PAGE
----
The Golden Bough Readalong: Part the Sixth
I've been reading along just fine, but finding time (and motivation) to blog isn't so easy. But here we are, just about halfway through! Much of this chunk was specifically about Adonis/Attis/Tammuz worship.
XXXI. Adonis in Cyprus. Cyprus looked pretty good to the Phoenicians, and Paphos was the center of Adnois worship. Dubious-sounding pre-marriage practices involving "sacred harlots." Story of Cinyras. Music in worship, with references to Saul and David.
XXXII. The Ritual of Adonis. Adonis festivals involved a lot of mourning for the death of the god, who was often carried out to burial in water, and they would sing about his future revival. Offerings of fruit, flowers, cakes -- the date of the ceremony is not known but probably summer. Red flowers were said to have been dyed by his blood. Once a society became agricultural, the focus shifted from general fertility to specifically grains/cereals.
XXXIII. The Gardens of Adonis. Women would plant little temporary gardens in baskets of earth sown with grain and flowers. The plants would shoot up rapidly in the sun, but withered from lack of root, and after 8 days were thrown out along with the effigies. All these little ceremonies of sympathetic magic meant to encourage growth. Examples of similar ceremonies from all over the world.
XXXIV. The Myth and Ritual of Attis. Attis, in Phrygia, was a very similar figure to Adonis. Said to have been born from a virgin mother who put an "almond or pomegranate in her bosom," and beloved by Cybele. Except the priests of Attis castrated themselves, and sometimes the worshipers did too, as part of the mourning ceremonies -- which were pretty exciting stuff. In fact eunuch-priests were pretty common when it came to Near Eastern fertility goddesses; evidently the idea was to give their fertility to the goddess.
XXXV. Attis as a God of Vegetation. Attis wound up the eastern version of the maypole -- he was personified as a pine tree and they would cut one down and decorate it with flowers for the festival, sometimes with an effigy attached. Both pines and ivy were sacred to Attis, so maybe there was something about evergreens. He was also personified as ripe grain.
XXXVI. Human Representatives of Attis. Cybele's high priest was called Attis. They'd do blood-drawing rituals because Attis killed himself under a pine-tree. Examples of similar/related tales.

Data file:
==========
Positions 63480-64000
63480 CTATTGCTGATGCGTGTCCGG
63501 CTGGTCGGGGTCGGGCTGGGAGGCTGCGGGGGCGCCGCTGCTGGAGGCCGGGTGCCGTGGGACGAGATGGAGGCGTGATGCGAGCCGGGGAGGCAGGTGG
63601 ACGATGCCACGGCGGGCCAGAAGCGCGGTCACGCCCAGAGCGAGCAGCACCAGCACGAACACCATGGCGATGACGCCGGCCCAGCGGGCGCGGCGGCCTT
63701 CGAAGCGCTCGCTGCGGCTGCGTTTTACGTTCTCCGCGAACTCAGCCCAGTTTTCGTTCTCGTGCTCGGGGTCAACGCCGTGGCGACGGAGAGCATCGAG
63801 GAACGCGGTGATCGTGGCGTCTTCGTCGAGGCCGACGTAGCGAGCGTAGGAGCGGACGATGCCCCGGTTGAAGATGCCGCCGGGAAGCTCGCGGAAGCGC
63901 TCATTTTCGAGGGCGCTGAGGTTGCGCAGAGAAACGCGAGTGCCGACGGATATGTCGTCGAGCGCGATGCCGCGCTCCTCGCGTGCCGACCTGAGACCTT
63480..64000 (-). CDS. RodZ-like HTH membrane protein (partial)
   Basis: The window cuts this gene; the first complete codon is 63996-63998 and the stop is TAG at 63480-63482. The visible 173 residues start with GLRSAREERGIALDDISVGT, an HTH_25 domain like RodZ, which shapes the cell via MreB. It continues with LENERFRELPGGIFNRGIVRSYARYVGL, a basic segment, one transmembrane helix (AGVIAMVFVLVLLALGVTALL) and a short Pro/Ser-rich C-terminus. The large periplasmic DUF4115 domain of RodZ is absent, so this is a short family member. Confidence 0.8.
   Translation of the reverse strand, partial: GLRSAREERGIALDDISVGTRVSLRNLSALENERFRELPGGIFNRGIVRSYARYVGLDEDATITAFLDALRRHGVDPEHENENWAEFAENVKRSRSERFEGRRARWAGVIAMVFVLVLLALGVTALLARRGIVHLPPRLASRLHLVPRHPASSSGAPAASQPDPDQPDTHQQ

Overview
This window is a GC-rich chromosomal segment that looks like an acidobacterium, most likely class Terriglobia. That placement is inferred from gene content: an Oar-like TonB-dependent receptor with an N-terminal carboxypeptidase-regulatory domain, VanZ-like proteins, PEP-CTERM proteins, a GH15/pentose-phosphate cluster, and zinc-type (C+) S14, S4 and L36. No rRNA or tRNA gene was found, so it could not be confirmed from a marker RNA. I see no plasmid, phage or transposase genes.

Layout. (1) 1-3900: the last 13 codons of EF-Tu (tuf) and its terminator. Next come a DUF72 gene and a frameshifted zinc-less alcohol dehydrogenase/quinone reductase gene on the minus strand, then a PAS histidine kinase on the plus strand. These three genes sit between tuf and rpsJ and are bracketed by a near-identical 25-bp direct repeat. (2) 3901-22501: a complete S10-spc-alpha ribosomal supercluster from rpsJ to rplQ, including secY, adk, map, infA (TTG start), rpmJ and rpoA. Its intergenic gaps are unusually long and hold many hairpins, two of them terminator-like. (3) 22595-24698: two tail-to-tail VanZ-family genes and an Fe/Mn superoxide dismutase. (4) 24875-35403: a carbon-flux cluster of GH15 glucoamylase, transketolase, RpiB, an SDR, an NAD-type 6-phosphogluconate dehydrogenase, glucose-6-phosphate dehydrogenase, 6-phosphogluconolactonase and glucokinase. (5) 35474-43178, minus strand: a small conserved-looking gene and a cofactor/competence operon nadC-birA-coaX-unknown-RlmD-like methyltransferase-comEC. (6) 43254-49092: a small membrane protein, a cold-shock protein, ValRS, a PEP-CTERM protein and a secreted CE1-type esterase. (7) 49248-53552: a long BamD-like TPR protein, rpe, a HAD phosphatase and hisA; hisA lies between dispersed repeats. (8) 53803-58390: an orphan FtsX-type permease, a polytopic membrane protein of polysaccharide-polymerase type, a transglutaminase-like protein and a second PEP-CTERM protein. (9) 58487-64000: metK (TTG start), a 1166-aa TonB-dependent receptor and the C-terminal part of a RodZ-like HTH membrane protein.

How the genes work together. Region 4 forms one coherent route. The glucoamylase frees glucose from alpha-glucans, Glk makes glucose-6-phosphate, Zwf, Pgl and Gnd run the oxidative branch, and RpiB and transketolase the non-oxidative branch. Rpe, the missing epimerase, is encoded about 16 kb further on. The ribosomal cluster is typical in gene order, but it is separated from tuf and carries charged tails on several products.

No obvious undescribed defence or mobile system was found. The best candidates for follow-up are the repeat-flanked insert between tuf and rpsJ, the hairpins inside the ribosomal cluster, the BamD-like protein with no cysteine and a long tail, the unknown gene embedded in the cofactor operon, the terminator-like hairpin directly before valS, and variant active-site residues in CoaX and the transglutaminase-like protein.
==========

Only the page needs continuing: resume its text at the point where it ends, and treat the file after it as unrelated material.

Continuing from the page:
This was actually a pretty short chunk, and interesting. I have my doubts about some of Frazer's conclusions...I mean, check this out about Attis' mother:
Such tales of virgin mothers are relics of an age of childish ignorance when men had not yet recognized the intercourse of the sexes as the true cause of offspring.That doesn't work at all. The entire rest of the chapter shows so. It wouldn't be a special, divine birth if just any-old-body could get pregnant from their snacks. And why would anybody castrate themselves if they were ignorant of how babies are made? He says himself they had to give their fertility to the goddess.
Here are some other quotations:
...no one except the unfortunate astronomer Bailly has maintained that the Adonis worship came from the Arctic regions.It has been suggested by Father Lagrange that the mourning for Adonis was essentially a harvest rite designed to propitiate the corn-god, who was then either perishing under the sickles of the reapers, or being trodden to death under the hoofs of the oxen on the threshing-floor. While the men slew him, the women wept crocodile tears at home to appease his natural indignation by a show of grief for his death. The theory fits in well with the dates of the festivals, which fell in spring or summer; for spring and summer, not autumn, are the seasons of the barley and wheat harvests in the lands which worshipped Adonis. Further, the hypothesis is confirmed by the practice of the Egyptian reapers, who lamented, calling upon Isis, when they cut the first corn; and it is recommended by the analogous customs of many hunting tribes, who testify great respect for the animals which they kill and eat.There is some reason to think that in early times Adonis was sometimes personated by a living man who died a violent death in the character of the god. Further, there is evidence which goes to show that among the agricultural peoples of the Eastern Mediterranean, the corn-spirit, by whatever name he was known, was often represented, year by year, by human victims slain on the harvest-field. If that was so, it seems likely that the propitiation of the corn-spirit would tend to fuse to some extent with the worship of the dead. For the spirits of these victims might be thought to return to life in the ears which they had fattened with their blood, and to die a second death at the reaping of the corn. Now the ghosts of those who have perished by violence are surly and apt to wreak their vengeance on their slayers whenever an opportunity offers. Hence the attempt to appease the souls of the slaughtered victims would naturally blend, at least in the popular conception, with the attempt to pacify the slain corn-spirit. And as the dead came back in the sprouting corn, so they might be thought to return in the spring flowers, waked from their long sleep by the soft vernal airs. They had been laid to their rest under the sod. What more natural than to imagine that the violets and the hyacinths, the roses and the anemones, sprang from their dust, were empurpled or incarnadined by their blood, and contained some portion of their spirit?Certainly the custom of drenching with water a leaf-clad person, who undoubtedly personifies vegetation, is still resorted to in Europe for the express purpose of producing rain. Similarly the custom of throwing water on the last corn cut at harvest, or on the person who brings it home (a custom observed in Germany and France, and till lately in England and Scotland), is in some places practised with the avowed intent to procure rain for the next year’s crops. Thus in Wallachia and amongst the Roumanians in Transylvania, when a girl is bringing home a crown made of the last ears of corn cut at harvest, all who meet her hasten to throw water on her, and two farm-servants are placed at the door for the purpose; for they believe that if this were not done, the crops next year would perish from drought. At the spring ploughing in Prussia, when the ploughmen and sowers returned in the evening from their work in the fields, the farmer’s wife and the servants used to splash water over them.